I got stuck (Is it a good sign?)

I was thinking about it every time I had some leisure. I had discovered a “mind-blowing” way to convert my short story “Leave Me Alone” into a novel. I had worked about eight chapters within a month. These chapters would end the first part and I was ready to move into the crucial second part. Then I suddenly felt I needed a prologue. A chapter apart from the rest of the story that would create suspense. (It already had some suspense. I was trying to mix some spices.) That prologue introduced me to the major problem in my plot: how was my heroine doing what she was doing?

I had worked out the “why” and I had thought I knew “how” but things got complicated. I was teleporting her to places where I wanted her to be, and she was doing things the way I wanted in an unnatural way. My story is not a fantasy. It’s a contemporary psychological thriller. No way was I going to introduce myself opening doors for her (I feel this would make a good sci-fi!), and neither was I going to let anything happen just like that. So, why the plot hole?

I don’t know. Maybe, I planned in the wrong manner. Perhaps the changes I had brought about in the prologue rang the bells. Whatever it was, I believe, was for the best! How would I make others believe in an unbelievable story? I’ve stalled it until I find a solution.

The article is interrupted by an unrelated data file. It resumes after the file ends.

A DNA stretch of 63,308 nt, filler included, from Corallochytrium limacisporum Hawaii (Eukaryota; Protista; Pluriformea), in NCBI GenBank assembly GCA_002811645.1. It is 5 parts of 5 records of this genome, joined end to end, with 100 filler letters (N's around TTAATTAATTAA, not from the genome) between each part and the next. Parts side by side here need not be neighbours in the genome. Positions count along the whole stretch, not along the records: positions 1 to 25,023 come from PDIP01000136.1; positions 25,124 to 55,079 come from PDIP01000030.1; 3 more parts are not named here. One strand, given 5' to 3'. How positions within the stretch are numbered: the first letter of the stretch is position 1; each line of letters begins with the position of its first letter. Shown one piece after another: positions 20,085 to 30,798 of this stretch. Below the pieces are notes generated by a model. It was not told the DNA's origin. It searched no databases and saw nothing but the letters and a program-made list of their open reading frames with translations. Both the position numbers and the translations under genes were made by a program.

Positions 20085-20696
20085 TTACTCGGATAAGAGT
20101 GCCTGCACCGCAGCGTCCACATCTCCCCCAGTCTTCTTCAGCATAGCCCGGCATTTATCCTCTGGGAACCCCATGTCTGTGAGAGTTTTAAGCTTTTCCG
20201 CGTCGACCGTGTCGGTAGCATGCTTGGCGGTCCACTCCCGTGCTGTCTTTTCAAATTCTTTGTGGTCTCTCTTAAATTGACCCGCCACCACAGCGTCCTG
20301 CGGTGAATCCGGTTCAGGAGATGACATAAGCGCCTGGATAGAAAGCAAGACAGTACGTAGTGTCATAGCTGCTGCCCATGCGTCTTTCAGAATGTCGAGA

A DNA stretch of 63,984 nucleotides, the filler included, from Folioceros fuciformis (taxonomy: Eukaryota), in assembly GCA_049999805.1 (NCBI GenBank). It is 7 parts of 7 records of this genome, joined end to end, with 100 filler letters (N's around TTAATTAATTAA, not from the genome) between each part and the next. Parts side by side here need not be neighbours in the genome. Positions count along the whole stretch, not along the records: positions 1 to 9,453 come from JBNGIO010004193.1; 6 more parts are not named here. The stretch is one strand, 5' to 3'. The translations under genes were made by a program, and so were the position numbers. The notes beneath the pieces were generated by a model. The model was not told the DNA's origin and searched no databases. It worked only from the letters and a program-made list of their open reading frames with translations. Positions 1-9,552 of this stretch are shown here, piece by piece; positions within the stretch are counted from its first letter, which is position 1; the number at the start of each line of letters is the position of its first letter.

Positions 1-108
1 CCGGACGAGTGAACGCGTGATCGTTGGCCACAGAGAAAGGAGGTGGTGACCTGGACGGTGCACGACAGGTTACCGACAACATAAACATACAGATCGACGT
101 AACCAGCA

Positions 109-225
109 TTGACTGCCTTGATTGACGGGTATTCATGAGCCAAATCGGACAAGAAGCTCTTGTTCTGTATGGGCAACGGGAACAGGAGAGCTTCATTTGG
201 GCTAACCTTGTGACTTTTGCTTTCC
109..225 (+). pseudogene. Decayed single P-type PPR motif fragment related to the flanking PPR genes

I felt an itch. Actually, I’d been thinking about it for a few days now. I had linked “Quest” with “Leave Me Alone”, and the latter with “The Peacemaker” (I have built its concept but not written a word yet. Or, can I say it’s first chapter is already in “Leave Me Alone”, just in another POV?). So, because there was a link, I was thinking of completing “Quest”.

The biggest problem in this rewriting was that my old computer is dead and until it’s repaired I had no access to the “latest” version I created about last year. Or, so I thought. Then I searched my phone. I found the original version (Thank God!). I checked Google Docs. There were eight chapters each of last two versions. Now the problem is: I first need to sort out which “doc” belongs to which version. Then I need to compile and (probably) rewrite.

This rewrite is going to be fun. I have a guide. I have versions in third person and in first person. I need to decide what to use now. I have events in different orders. I might have to reorder, delete and add. I have written four or five versions of “Quest” already. I must make it my final. The solution for the plot problem I had discovered last year, is going to make it interesting. But the biggest challenge is to stand out as the self-proclaimed genius! (After sorting out the problems, I had called myself a “genius”. Damn, that’s a crown I cannot handle!)


Psychology of Good Health

If you believe your stomach will be upset by eating something, will it be true? If you have a doubt over some food, will that affect your body? Does thinking something will make you ill really disturb your physical health?